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Short election periods for secondaries frustrate LPs

At SuperReturn North America, the debate continued between LPs and GPs on the length of election periods in GP-led secondary transactions.

At SuperReturn North America, investors debated the merits of a key element in secondary transactions: the election period.

Private-market industry leaders and institutional investors gathered in a dimly lit ballroom in Times Square to discuss asset allocation, fundraising in a dislocated market and co-investments. One Monday panel addressed the length of the election period on GP-led secondary transactions, a source of contention between GPs and their LPs.

The term refers to the amount of time a GP gives an LP to decide whether to liquidate its investment or roll the stake into a continuation vehicle. Panelists said some GPs don’t allot sufficient time for their LPs to make this call, while others argued that LPs should be better prepared for time-sensitive secondary opportunities.

On average, GPs give their LPs about four weeks to make their decision, said Niraj Agarwal, head of real assets at New Jersey Division of Investment.

But he said sometimes GPs have given the state pension fund two weeks to make its decision.

While guidelines from the Institutional Limited Partner Association direct GPs to provide LPs at least 20 business days to consider the proposal, this decision takes time—often more than two weeks, the panelist agreed.

For some LPs, a short election period can be detrimental to the relationship with the GP.

“I was with one of my clients … last week, and he said ‘we’re keeping a naughty list of those GPs who are doing this to us. And we’re reminding them of it when they come back,’” said Mina Pacheco Nazemi, head of diversified alternative equity at Barings, where she originates, underwrites and monitors continuation vehicle opportunities.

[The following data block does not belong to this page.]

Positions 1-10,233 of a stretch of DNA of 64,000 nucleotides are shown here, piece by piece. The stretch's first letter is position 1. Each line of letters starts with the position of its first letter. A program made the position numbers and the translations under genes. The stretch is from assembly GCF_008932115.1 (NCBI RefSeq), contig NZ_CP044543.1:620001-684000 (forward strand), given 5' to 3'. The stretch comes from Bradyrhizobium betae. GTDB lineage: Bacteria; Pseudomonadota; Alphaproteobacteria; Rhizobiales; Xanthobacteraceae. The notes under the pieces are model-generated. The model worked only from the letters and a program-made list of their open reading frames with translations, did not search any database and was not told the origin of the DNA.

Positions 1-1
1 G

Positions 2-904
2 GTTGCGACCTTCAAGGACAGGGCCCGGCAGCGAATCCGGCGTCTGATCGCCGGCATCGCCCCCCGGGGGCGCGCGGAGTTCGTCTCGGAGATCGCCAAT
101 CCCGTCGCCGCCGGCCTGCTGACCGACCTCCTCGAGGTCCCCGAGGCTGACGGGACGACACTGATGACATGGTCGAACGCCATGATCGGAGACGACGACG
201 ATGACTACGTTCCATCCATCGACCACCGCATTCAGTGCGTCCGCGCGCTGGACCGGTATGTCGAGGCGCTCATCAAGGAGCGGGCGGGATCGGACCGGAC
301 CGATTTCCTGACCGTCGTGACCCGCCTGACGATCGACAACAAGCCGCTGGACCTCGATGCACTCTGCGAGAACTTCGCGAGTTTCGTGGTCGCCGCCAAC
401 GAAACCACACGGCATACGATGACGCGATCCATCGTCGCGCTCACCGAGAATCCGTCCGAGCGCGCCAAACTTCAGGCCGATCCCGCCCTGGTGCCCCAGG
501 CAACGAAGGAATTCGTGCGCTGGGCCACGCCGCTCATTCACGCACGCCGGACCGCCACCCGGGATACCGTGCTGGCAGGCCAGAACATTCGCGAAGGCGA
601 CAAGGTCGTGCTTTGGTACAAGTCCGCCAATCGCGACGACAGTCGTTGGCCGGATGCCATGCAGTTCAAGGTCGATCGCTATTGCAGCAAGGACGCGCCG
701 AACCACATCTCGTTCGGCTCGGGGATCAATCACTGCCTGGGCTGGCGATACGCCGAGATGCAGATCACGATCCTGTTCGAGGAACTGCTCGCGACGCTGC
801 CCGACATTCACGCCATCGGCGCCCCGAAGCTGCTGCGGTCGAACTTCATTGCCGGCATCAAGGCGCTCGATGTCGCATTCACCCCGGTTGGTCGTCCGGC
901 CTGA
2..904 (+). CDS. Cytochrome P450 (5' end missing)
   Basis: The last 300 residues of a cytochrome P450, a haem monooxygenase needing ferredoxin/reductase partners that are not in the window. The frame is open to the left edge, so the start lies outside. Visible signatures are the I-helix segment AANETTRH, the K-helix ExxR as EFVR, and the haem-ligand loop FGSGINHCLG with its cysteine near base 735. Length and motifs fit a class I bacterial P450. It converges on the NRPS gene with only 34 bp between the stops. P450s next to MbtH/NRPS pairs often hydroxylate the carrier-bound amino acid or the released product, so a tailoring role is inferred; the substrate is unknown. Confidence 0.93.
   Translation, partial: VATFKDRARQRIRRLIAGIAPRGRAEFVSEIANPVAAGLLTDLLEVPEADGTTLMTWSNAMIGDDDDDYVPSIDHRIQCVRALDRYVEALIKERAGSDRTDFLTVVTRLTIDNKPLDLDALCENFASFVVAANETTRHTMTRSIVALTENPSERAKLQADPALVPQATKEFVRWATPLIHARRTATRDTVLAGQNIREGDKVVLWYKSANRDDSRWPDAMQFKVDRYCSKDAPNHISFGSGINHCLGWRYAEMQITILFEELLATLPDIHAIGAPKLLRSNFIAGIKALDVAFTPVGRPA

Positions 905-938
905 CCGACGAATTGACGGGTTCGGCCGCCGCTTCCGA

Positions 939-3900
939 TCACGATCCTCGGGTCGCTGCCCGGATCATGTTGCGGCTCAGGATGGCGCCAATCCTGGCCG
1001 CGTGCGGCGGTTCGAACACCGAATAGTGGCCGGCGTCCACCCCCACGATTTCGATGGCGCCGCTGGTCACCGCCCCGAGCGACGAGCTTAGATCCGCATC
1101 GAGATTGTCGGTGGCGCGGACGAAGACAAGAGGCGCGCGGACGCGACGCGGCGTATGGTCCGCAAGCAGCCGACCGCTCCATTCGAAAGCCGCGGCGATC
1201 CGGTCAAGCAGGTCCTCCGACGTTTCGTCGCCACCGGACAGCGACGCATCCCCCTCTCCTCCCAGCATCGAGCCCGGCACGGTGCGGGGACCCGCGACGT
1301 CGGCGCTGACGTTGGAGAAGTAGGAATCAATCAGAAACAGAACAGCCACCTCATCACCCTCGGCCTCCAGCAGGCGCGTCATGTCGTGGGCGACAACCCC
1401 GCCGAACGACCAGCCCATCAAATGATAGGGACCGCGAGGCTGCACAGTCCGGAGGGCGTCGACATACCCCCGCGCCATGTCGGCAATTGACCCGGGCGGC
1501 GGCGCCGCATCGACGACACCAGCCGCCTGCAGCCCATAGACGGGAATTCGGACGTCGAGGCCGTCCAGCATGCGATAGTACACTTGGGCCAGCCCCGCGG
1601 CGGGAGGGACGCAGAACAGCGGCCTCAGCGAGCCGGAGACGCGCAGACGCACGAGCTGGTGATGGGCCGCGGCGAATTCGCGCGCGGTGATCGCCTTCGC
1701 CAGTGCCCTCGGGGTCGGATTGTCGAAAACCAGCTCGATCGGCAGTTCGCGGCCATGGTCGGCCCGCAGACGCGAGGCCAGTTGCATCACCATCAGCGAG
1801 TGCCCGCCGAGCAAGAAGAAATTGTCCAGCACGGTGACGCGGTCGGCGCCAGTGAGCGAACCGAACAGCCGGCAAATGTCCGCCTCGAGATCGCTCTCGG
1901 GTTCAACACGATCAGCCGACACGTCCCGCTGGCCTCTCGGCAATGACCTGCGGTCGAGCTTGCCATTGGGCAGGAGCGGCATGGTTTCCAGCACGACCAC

A typical GP-led transaction begins with a PE manager deciding to hang onto one or more of its assets as the fund approaches the end of its life. A secondary deal enables the GP to retain assets for longer, particularly in unfavorable exit environments.

From 2021 to 2022, US PE exit values declined 66.3%, a product of a closed IPO market and declining asset valuations, according to a PitchBook analyst note about the evolution of secondaries. As a result, the secondary market grew tremendously over the past three years with LPs and GPs becoming more reliant on these deal types to generate liquidity. From 2020 to 2021, global annual secondaries transaction volume more than doubled.

This elevated activity means that LPs and GPs alike are confronted with more bespoke and complex transactions than ever before.

After the GP negotiates the terms of a secondary transaction with potential buyers, the GP presents the limited partner advisory committee with the transaction.

Here, an LP has a few options: It can either sell and receive a pro-rata portion of its stake in the asset; it can hold, which means its interest will go into the new continuation vehicle; or in some cases, it can do a combination of both.

The process requires the LP’s staff to evaluate the deal terms and be comfortable underwriting the investments within the time constraints of the election period, Agarwal said. In short, LPs want to be sure they’re not overpaying if they decide to hold.

“The challenge comes from your entry into the continuation vehicle. Is it a fair price compared to what the commingled fund has done historically?” Agarwal said.

At the same time, when a GP initiates a secondary transaction, it’s working against the clock to negotiate stronger prices with secondary buyers who plan to buy LPs out of their stakes in the fund, according to Joseph Smith, a partner at law firm Schulte Roth & Zabel, where he represents PE fund sponsors.

“If you slow down the transaction for one particular LP, you’re slowing it down for everybody,” he said.

Also, Smith said the GPs perform the bulk of the due diligence before they present the LP with the deal, so most LPs shouldn’t need a long election period.

“It’s prepackaged due-diligence,” he said. “If you’re the kind of aggressive LP who gets dirt under your fingernails, you ought to be able to react with some alacrity to a good secondary opportunity.”

Nazemi, of Barings, agreed and said that by the time an LP receives an election, the deal is “pretty much done.” A solution to this dilemma is for LPs and GPs to maintain communication.

“You can have a conversation with your LPs,” she said. “Explain to them that you’re thinking about doing this versus just springing an election on them and giving them two weeks to react to it.”


Featured image of Times Square in New York by Maremagnum/Getty Images

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